I am pretty sure that this is a Silvery Checkerspot butterfly, though I have sometimes had troubles in the past distinguishing between Silvery Checkerspots and the somewhat similar Pearl Crescent butterflies (Phyciodes tharos).

Silvery Checkerspot

© Michael Q. Powell. All rights reserved.

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Dragonflies are carnivorous—they feed on other live insects. Most of their diet consists of gnats, mosquitoes, and other small insects, but they also prey upon bees, butterflies, damselflies, and even on other dragonflies.

When I first spotted this male Eastern Pondhawk dragonfly (Erythemis simplicicollis) on Saturday at Jackson Miles Abbott Wetland Refuge, it had just perched on a stalk of vegetation. As I moved a little closer, the dragonfly changed its position, looking almost like it was trying to hide behind the stalk. What I did not realize at the time was that the dragonfly had just snagged a damselfly and was preparing to eat his lunch. Obviously he did not want to share it with me.

Almost all of the times that I have seen dragonflies with prey, they been Eastern Pondhawks, which seem to be particularly fierce predators. Some dragonflies eat their prey in mid-air and I never see them do so. It may also be the case that some other dragonflies fly up into the trees and consume their prey out of sight, while the Eastern Pondhawk is content to eat in public.

It is often difficult to judge the relative size of dragonflies and damselflies. This images lets you see how much smaller and thinner damselflies are than dragonflies. An Eastern Pondhawk is about 1.7 inches (43 mm) in length and the unidentified damselfly looks to a bit over an inch (25 mm) in length.

Eastern Pondhawk

© Michael Q. Powell. All rights reserved.

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I was a little shocked when I first spotted the newest flowers blooming in the garden of my neighbor Cindy Dyer—they looked like some mutant variant of a lily, with octopus-like tendrils coming out of the center of the spotted flowers. Cindy had previously told me that she had planted some tiger lilies that she had bought at a half-price clearance sale, but it is safe to say that these are not like any tiger lilies that I had ever seen.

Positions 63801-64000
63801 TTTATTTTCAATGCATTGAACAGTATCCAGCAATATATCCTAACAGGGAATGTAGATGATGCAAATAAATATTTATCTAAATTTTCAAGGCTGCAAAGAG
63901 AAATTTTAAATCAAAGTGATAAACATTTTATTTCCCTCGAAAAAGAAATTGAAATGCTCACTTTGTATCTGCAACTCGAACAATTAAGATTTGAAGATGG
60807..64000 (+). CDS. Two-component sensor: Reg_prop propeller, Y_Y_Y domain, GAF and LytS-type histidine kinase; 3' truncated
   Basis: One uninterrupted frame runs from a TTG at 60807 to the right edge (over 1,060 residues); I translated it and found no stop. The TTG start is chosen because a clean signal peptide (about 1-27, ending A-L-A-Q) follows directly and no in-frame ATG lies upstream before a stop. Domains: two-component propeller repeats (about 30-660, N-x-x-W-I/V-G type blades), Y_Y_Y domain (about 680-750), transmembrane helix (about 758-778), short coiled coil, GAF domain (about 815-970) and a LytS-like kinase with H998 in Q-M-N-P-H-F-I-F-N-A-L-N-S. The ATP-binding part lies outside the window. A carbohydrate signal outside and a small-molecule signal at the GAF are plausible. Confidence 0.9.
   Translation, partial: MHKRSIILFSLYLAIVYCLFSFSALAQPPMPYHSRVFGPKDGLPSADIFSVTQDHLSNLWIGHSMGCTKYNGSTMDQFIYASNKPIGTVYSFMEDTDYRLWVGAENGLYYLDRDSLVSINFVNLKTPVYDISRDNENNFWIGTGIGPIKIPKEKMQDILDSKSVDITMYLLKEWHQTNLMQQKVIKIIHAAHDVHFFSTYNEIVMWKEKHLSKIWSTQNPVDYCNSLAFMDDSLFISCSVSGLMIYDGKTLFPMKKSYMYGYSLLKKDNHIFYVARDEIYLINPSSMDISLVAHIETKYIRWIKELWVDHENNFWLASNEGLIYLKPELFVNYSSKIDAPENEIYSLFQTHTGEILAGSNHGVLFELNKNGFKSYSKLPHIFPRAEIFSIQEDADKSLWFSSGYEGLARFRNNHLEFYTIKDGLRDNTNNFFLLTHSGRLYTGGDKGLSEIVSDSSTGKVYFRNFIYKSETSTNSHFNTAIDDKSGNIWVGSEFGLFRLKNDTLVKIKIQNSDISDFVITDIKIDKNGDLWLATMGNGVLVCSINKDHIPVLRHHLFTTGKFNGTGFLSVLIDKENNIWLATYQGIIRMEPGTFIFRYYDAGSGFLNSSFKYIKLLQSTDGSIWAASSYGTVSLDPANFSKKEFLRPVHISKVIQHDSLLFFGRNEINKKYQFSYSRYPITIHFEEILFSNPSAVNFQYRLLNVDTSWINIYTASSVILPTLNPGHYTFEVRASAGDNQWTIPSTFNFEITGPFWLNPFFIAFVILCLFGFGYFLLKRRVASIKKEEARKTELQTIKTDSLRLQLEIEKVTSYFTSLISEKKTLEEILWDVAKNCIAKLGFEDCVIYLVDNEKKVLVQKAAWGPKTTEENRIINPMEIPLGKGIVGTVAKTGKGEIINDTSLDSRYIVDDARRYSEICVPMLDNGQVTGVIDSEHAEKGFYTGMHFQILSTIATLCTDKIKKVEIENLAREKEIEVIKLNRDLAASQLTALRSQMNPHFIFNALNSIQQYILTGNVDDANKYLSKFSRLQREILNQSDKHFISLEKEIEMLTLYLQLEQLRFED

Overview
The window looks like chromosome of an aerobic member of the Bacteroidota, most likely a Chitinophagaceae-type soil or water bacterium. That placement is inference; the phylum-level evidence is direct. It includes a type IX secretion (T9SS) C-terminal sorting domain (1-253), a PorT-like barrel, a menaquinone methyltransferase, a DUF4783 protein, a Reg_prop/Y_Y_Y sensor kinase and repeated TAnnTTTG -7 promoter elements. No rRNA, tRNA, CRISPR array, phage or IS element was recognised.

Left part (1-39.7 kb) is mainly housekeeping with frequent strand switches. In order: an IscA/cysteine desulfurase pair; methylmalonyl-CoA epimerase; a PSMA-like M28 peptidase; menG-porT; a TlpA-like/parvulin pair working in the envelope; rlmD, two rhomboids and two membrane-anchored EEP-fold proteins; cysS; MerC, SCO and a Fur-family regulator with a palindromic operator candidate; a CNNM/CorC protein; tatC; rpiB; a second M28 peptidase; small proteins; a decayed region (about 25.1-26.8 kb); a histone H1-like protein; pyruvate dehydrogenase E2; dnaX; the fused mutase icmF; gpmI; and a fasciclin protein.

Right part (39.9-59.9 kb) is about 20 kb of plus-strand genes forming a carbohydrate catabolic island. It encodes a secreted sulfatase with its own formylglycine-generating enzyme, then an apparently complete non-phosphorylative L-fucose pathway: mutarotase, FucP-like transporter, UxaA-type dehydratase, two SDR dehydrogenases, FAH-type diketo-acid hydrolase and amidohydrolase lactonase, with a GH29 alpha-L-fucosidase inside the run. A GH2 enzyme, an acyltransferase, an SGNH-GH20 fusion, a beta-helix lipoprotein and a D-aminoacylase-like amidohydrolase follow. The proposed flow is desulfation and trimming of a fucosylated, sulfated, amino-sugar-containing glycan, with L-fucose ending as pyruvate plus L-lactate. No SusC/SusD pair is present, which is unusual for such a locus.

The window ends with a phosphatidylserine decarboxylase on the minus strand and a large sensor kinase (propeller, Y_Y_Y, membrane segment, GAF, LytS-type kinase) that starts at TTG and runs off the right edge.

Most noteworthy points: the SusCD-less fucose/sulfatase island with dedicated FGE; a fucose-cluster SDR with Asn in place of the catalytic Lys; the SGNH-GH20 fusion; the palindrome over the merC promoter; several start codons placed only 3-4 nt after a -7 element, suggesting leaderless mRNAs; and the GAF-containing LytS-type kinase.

Yesterday I learned that these are double Tiger Lilies (Lilium Lancifolium ‘Flore Pleno’), a variety that has double the normal number of petals. Wow. It looks like only one set of petals had opened for the lily in the first image, with more to come soon. The flower in the second and third photos is at an ever earlier stage of growth, but I was intrigued by its exotic shape, colors, and patterns. Every time that I look at the middle image, I see a dragon’s head with an open mouth, but perhaps my imagination is simply in overdrive these days.

While taking the photos, I noted the two little gray things on the stem in the second and third images. I did not investigate more closely, but Cindy believes that they are insects of some sort.

 

tiger lily

tiger lily

tiger lily

© Michael Q. Powell. All rights reserved.

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It seems like I have seen fewer butterflies this year than in previous years, so I was especially thrilled to spot this Eastern Tiger Swallowtail butterfly (Papilio glaucus) last week during a trip to Green Spring Gardens with my photography mentor Cindy Dyer. Normally by this time of the year I have seen lots of Monarchs and Eastern Tiger Swallowtails, but I have not seen a single Monarch yet and only a few swallowtails. This butterfly was the only large butterfly that I saw that day—all of the others that I spotted were the much smaller skipper butterflies.

Generally I prefer to have a natural background when photographing wild subjects, but that was not possible in this case. The blurred background is part of the welcome center of the gardens. The bands of color at the bottom of the image add some visual interest without being distracting, so I am not all that dissatisfied with the way the shot turned out.

Eastern Tiger Swallowtail

© Michael Q. Powell. All rights reserved.